The ending of hot food service at the Prince William County/Manassas Judicial Center has left a bad taste in the mouths of some court officials and employees.

The stainless-steel counters and other kitchen fixtures that were the centerpiece of the cafeteria since shortly after the courthouse opened in 1984 have been replaced by vending machines offering prepackaged sandwiches, soft drinks and snacks where once made-to-order hamburgers and roast beef were the fare. About 500 people enter the courthouse each day, including lawyers, witnesses, jurors, and those needing to pay fines, file documents or research land records, officials said.

Only one fast-food restaurant, a deli, is within a five-minute walk. A range of restaurants can be found in the Old Town Manassas area, but that requires a walk of at least 10 minutes and possible delays in service because most are not fast-food operations.

"This really ticks me off," said one court employee, grudgingly dropping quarters in a machine and selecting potato chips. "I tried one of the sandwiches and it was pretty bad, so now I make do with chips, candy and a soda. Real nutritious, huh?"

Hot food cafeteria service was discontinued in mid-September when the catering service operated by the Virginia Department of the Visually Handicapped terminated its contract.

According to officials in the Prince William General Services Department, the caterers said they closed the operation because the business was not making enough money.

County general services management analyst Wallace King said he made a determination that the courthouse would not support a full-scale hot food cafeteria.

The vending machines were installed about a week after the hot-food operation closed.

William M. Ryland, chief deputy of the Circuit Court, said closing the cafeteria has inconvenienced jurors, witnesses subpoenaed to testify and court employees.

If they want hot food, they now must go outside the building for their midday meals.

"People miss the opportunity to have a sandwich made up fresh or certain other things like a steak sandwich, as opposed to pulling it out of a vending machine," Ryland said. "It was a very appropriate service to have at a courthouse our size."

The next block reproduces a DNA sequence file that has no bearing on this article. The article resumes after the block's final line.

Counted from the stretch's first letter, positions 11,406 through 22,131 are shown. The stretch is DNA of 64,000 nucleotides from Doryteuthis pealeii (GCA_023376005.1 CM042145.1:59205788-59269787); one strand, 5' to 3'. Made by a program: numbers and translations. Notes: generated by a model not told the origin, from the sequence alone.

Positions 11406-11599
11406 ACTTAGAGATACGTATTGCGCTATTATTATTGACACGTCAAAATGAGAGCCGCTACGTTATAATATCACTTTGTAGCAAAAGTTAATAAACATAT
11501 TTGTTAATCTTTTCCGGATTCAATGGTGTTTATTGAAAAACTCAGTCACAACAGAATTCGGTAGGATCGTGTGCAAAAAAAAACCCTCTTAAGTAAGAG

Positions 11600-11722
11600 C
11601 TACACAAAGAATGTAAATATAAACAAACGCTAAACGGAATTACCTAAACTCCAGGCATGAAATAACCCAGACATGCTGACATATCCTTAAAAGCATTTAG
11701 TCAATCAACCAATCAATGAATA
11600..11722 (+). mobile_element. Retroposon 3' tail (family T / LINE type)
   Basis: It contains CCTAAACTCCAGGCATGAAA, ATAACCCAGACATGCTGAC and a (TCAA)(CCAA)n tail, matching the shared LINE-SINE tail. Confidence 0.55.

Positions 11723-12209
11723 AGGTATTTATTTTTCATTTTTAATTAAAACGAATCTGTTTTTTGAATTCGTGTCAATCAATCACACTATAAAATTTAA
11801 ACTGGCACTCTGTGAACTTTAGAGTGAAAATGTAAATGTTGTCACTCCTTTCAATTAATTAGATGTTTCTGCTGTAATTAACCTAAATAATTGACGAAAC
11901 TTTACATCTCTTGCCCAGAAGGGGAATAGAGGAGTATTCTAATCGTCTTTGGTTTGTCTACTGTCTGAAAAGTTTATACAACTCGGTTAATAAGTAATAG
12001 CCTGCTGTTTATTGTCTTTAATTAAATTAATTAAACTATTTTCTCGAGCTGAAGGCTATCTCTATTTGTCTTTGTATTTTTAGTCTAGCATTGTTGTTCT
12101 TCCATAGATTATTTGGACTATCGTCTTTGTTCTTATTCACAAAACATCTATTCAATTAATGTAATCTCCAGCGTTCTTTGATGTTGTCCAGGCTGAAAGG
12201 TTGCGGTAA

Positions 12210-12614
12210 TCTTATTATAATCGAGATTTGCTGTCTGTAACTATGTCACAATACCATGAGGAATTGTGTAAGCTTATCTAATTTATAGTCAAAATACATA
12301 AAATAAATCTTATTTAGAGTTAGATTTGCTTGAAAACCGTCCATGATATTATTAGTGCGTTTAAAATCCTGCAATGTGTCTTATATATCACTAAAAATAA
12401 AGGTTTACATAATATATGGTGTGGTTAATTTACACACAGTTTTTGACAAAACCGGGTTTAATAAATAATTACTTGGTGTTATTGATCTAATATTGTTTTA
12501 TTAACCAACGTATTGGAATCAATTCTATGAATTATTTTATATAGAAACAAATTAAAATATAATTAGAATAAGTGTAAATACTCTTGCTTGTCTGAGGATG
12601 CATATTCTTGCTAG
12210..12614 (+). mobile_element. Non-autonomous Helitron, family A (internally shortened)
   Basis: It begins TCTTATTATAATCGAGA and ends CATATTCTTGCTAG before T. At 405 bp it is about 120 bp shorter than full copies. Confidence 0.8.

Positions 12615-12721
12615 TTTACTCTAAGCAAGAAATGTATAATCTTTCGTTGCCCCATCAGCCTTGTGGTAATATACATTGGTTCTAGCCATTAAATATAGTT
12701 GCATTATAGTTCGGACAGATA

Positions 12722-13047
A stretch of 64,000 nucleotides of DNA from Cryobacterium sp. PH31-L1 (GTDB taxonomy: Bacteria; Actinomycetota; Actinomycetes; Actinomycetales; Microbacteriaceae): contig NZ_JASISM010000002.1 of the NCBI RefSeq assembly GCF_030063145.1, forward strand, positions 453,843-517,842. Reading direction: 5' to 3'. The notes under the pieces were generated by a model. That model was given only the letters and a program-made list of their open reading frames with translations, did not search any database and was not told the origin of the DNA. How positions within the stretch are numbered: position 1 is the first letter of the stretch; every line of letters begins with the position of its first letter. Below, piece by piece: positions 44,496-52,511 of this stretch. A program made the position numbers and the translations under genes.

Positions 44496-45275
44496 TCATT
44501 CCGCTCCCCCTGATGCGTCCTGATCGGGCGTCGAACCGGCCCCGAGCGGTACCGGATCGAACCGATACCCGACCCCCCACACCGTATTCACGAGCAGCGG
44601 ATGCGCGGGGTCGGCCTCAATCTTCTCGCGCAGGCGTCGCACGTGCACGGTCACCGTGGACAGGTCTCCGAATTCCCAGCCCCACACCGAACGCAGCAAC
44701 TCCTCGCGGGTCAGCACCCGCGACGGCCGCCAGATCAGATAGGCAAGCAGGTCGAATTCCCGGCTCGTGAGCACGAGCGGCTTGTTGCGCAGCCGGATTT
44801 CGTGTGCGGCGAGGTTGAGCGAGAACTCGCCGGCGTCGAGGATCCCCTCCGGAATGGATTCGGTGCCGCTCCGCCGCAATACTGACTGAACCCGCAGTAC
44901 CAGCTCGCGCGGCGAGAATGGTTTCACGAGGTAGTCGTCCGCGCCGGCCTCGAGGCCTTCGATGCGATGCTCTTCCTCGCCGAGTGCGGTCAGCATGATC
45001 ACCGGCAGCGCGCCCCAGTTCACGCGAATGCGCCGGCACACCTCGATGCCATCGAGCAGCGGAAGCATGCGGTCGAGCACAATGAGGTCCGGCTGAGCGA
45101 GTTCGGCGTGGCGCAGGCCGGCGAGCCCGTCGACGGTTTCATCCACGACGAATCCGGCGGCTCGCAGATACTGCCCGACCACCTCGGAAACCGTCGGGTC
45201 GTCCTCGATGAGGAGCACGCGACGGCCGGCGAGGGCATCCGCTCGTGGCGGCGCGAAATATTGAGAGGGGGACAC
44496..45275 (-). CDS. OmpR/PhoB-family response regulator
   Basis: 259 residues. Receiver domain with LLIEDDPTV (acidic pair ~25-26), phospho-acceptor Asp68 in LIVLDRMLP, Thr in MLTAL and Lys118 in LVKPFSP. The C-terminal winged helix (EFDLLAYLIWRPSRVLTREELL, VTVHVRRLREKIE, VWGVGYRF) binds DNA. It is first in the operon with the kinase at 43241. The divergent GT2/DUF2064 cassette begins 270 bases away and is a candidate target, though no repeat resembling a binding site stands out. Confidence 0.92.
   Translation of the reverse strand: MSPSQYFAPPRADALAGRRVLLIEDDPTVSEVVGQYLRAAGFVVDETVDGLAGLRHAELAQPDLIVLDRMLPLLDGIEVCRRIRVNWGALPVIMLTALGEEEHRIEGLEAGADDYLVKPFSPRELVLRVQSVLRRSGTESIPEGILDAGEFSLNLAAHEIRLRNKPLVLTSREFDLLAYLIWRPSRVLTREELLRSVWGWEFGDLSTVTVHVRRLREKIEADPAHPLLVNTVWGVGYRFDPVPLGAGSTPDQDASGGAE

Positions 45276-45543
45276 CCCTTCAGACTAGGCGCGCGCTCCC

Perhaps the most inconvenienced group has been jurors, who have limited time to find nourishment before court is reconvened.

As one court official said: "It doesn't inconvenience the judges because court doesn't begin until they get there. But the jurors have to scurry around to get something and get back in time, usually only in an hour."

"Most of the judges feel that some kind of deli or eating establishment provides a very valuable service to the courthouse, not only to jurors but to others on business," said Judge Percy Thornton Jr.

Thornton has extended his lunch breaks from an hour to up to 1 1/2 hours to allow jurors time to have their midday meals.

"I have to take into consideration that jurors have to go outside the building for lunch," Thornton said. "If they want something hot now they have to go to other places . . . . For good management of {court time}, we should have a service to allow people to get something to eat and get back as soon as we can."

With a scarcity of parking places, leaving by car would require additional time to find parking upon returning, court authorities said.

The Alexandria Courthouse has vending machines for employees, but no food service for the public, although there are several restaurants within a few blocks of the courthouse.

Arlington's courthouse has limited hot food service but a number of restaurants are very nearby. Fairfax County's courthouse has a full-service cafeteria.

Thornton said court authorities hope to begin soliciting bids next month for a private company to reopen the cafeteria. If everything goes smoothly, hot meals could be served again as soon as February or March, officials said.